News / Asia

After 3 Years, Philippines Massacre Trial Drags On

A masked Filipino artist holds up a replica of a burning weighing scale signifying justice to commemorate the 2nd year anniversary of the "Maguindanao Massacre" at the National Press Club compound in Manila, November 23, 2011.
A masked Filipino artist holds up a replica of a burning weighing scale signifying justice to commemorate the 2nd year anniversary of the "Maguindanao Massacre" at the National Press Club compound in Manila, November 23, 2011.
Simone Orendain
— On the third anniversary of the Philippines’ worst politically-related massacre, the trial drags on, while 92 suspects in the deaths of 58 people remain at large. The so-called “Maguindanao massacre” is described as the single deadliest event for journalists anywhere.

Maguindanao Governor Esmael Mangudadatu says he’s “disgusted” with the slow progress of the case against the people whom prosecutors allege killed his wife and other relatives in November 2009. But he remains optimistic.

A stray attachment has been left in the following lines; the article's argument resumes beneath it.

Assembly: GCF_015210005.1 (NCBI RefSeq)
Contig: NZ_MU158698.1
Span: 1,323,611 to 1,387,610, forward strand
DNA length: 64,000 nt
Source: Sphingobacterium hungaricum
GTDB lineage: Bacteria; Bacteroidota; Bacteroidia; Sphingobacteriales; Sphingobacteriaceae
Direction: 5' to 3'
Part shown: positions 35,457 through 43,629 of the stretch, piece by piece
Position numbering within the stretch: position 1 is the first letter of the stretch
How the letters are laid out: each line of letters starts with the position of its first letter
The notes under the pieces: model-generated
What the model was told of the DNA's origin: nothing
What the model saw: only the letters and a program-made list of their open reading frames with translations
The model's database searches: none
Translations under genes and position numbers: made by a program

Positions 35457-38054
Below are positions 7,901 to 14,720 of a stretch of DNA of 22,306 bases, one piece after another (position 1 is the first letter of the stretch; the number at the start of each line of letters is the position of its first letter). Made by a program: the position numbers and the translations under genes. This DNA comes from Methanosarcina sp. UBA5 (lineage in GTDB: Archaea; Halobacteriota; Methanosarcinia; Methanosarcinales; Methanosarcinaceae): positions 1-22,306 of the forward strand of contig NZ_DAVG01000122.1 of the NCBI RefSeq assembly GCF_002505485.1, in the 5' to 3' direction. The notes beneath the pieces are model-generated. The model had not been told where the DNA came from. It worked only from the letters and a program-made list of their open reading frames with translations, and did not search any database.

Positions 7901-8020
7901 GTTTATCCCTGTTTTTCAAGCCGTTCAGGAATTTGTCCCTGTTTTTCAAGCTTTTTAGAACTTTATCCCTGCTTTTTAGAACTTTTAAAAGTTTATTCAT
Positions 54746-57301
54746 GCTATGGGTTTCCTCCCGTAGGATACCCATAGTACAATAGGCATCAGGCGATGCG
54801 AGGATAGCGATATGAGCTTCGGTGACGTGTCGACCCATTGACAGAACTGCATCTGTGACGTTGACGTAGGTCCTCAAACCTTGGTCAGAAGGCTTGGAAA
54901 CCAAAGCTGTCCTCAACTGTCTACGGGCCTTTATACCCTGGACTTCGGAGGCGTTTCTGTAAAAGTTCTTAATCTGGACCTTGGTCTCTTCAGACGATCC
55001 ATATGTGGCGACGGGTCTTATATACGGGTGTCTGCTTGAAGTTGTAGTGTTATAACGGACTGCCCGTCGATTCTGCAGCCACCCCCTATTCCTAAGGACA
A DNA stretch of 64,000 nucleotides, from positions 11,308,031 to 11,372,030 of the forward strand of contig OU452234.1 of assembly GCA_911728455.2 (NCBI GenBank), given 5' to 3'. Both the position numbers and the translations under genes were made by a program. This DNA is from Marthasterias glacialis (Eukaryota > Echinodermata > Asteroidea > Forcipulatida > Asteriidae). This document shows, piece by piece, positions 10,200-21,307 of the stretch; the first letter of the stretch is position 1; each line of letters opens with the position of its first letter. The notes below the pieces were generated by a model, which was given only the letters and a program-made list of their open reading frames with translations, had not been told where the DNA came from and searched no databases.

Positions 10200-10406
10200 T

“I am very confident that we could get the justice, the verdict, an optimistic Mangudadatu says. "It’s a matter of time. That’s why I kept on telling the prosecution and the judge to at least expedite the process of the hearing.”

Timeframe

But many say that “matter of time” can be very, very long. Manila attorney Harry Roque represents family members of more than a dozen journalists who were among 32 media workers killed in the ambush in the southern Philippine province. To try to speed things up, Roque wants to drop charges against most of the nearly 200 accused, and instead prosecute just 35 of them.

“As far as the court is concerned it has not also acted on our proposal that we should be allowed to present and finish evidence as to specific accused because although this is one case, it’s actually 196 cases at different stages,” Roque explains.

The defense does not want to see the suspect list whittled down, but it has also asked for another day to be added to the two-day a week schedule to try to move faster.

Witnesses

Roque says each side has more than 200 witnesses to place on the stand. But every time a new suspect is presented in court, witnesses have to identify them because he says there was no thorough police investigation.

“So we’re not able to present new witnesses," he explains. "They just keep coming back over and over again. And this will continue until all of the accused are apprehended.”

Ninety-two suspects are at large, 103 were arrested and 81 of those arrested have been arraigned. One suspect died, which brings the number of suspects to 195.